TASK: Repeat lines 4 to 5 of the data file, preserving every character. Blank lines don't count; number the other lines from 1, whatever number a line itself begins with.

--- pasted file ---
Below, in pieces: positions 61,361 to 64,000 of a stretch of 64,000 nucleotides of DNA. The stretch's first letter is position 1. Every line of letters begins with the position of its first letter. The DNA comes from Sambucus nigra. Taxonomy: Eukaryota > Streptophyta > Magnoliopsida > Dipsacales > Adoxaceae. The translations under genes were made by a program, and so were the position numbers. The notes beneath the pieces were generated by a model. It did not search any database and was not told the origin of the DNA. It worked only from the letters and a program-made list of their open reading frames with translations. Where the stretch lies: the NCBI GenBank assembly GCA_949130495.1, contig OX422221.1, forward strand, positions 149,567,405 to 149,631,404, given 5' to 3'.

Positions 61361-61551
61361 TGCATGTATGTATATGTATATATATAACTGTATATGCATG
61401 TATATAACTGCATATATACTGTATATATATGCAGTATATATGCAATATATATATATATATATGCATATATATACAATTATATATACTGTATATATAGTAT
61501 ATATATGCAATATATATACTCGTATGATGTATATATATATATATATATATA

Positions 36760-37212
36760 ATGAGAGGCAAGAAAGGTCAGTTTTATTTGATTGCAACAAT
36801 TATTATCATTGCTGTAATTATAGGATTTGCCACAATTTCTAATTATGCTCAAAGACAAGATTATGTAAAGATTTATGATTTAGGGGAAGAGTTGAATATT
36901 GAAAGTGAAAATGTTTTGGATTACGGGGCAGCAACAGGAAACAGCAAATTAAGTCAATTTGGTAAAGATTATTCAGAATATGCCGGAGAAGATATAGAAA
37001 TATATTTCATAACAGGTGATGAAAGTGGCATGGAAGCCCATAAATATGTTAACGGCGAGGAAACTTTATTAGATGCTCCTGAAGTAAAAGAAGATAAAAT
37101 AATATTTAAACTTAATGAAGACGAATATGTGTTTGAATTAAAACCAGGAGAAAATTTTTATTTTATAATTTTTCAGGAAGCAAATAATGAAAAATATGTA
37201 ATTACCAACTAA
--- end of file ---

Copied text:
61401 TATATAACTGCATATATACTGTATATATATGCAGTATATATGCAATATATATATATATATATGCATATATATACAATTATATATACTGTATATATAGTAT
61501 ATATATGCAATATATATACTCGTATGATGTATATATATATATATATATATA